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    Pursuit of Profit: When are Call Centers Profitable?

    Illustration: three different rental managers are missing calls and worry that they are losing rentals. For purposes of this illustration, we will use the following sample numbers:
    • They are being asked to pay a call center 7.5% of each reservation dollar booked.
    • For a $5000 annual investment, the call center promises to generate at least $50k in bookings.
    Would this be a good investment or bad? The ROI (return on investment) question is this: How much will each need to generate in new sales to break even or make money? The answer depends on:
    • Who pays the call center booking fee;
    • The amount of fees each company earns on top of the commission split.
    • Whether each company can offset the cost by eliminating traditional marketing expense.
    Lets look more closely at the three rental managers. For purposes of this example, each charges a sample 20% commission, but:
    • Manager A imposes no add on fees, has correspondingly lower profit margins, and will have to pay call center costs out of his own pocket, with no contribution from homeowners or renters.
    • Manager B does charge fees, increasing his profit margin. He will pay call center costs himself.
    • Manager C charges fees and takes the call center costs off the top before the commission split.

    Table 1, below, illustrates how much profit each company earned on a single reservation before it was confronted with Call Center costs.
    Lets see how each manager fares in the face of this sample sales pitch: If you spend $5,000 on our call center, we can generate $50,000 in new bookings your ROI (rate of return) will be 10 times your investment!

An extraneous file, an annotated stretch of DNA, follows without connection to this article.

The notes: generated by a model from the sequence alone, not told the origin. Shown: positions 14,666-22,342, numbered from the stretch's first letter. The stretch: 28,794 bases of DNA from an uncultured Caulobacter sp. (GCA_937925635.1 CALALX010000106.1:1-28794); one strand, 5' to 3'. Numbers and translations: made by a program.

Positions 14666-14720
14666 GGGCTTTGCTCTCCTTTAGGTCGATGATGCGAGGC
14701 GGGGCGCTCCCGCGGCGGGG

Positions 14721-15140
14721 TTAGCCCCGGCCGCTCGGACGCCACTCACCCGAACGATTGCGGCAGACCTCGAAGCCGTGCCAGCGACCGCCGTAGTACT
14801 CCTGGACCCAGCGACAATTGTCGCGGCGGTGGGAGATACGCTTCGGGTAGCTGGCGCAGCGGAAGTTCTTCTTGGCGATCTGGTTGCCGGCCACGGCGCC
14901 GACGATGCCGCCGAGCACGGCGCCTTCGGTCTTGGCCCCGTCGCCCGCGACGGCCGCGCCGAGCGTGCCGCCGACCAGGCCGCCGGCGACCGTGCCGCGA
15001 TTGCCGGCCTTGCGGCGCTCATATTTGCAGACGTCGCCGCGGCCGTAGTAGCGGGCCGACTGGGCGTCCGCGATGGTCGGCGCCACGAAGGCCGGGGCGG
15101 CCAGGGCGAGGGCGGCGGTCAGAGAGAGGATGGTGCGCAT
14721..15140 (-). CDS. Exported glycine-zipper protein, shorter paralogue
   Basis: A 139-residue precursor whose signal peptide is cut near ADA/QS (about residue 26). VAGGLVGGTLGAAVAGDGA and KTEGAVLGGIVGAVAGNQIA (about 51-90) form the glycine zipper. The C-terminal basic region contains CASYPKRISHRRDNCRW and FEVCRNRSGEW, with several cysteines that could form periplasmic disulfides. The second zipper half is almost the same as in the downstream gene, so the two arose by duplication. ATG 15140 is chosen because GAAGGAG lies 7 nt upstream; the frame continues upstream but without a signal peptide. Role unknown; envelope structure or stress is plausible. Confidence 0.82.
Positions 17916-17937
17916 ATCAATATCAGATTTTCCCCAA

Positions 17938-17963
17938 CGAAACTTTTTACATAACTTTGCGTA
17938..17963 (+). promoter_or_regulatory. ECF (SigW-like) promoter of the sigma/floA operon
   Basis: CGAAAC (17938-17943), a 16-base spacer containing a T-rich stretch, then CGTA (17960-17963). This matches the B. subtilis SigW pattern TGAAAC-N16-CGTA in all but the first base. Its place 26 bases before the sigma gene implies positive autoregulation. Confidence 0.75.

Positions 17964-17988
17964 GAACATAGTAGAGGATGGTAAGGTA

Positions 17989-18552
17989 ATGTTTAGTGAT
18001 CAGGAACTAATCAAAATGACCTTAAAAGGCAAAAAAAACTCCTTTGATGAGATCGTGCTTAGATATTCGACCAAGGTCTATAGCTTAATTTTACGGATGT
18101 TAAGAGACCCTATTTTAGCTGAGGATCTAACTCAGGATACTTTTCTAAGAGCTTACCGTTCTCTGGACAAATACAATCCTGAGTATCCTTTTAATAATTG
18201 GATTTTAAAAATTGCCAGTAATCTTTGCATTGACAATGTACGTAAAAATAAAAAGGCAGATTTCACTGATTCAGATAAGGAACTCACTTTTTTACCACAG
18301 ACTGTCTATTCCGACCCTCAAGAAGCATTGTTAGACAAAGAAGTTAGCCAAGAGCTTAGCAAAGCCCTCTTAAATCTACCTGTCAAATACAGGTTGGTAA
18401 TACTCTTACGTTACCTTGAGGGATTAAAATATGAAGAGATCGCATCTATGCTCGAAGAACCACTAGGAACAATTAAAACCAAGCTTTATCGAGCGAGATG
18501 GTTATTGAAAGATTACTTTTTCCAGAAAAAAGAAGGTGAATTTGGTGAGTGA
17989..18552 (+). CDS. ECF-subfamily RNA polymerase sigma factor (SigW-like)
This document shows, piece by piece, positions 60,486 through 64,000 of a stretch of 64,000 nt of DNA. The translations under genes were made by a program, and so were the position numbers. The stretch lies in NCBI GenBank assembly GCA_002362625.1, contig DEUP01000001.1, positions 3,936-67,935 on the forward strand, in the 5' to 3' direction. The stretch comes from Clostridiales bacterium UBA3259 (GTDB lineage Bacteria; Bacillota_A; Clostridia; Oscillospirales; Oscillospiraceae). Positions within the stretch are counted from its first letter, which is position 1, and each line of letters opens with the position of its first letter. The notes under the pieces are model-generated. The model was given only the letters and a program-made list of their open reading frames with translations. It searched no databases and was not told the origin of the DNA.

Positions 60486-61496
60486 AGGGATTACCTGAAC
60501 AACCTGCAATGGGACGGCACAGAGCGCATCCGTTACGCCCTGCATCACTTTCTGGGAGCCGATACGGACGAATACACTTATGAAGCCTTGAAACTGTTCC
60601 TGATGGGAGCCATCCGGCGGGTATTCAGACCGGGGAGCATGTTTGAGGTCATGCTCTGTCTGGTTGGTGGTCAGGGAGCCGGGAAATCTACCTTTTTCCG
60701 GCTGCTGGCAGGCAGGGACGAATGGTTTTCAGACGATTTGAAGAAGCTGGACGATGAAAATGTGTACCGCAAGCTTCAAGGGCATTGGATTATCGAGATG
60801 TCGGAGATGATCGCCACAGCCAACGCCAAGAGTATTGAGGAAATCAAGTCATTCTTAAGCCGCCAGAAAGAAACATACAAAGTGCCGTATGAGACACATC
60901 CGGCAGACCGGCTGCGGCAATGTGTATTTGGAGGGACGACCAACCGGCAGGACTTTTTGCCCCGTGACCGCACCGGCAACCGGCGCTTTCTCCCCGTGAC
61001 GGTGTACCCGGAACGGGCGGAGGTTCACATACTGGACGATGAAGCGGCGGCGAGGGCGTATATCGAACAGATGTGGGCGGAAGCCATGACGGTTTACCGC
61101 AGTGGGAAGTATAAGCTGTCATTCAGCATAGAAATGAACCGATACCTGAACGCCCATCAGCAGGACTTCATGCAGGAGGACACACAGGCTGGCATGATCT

For a $5,000 expenditure, all managers would lose money with just $50,000 in new bookings.
    • Manager A could never break even: his net profit per booking is just 2% of sales ($33) but his cost for each call center reservation is 7.5% of sales ($124).
    • Although Manager B earns twice as much as manager A, his per reservation profit of $79 still falls short of the $124 call center booking fee. He can never earn a profit.
    • Manager C is the only one who can make money because she deducts the $124 cost of the call center booking off the top before taking her fees and commission split. Manager C effectively contributes only $24.75 (20% or her sample commission split) of each $124 call center fee. But to break even on a $5000 call center expenditure, she too would lose money with just $50,000 in new sales--her break-even requirement is $104,167. (See below for break-even calculations.)
    For Manager C, the reality is even more sobering. She has no choice but to give the call center access to homes that she could certainly book on her own without paying a fee. While spending $24.75 may generate $75.49 on one new reservation (ROI of 305), she could lose $24.75 on each of the next nine bookings taken by the call center (a total of $223) that she could have booked herself:
    • For good homes, unanswered overflow or after hours calls are often offset by bookings to other renters who manage to get through during normal hours.
    • The proof is in year-to-year statistics. Ask around. Try to find situations in which a first-year user of a call center can brag that his year-to-year bookings increased by the number of bookings taken by the call center.
    • Managers in ski resorts who routinely rely on central reservations should strive to maximize direct bookings.
    To summarize, third-party booking fees can generate incremental profit under specific circumstances: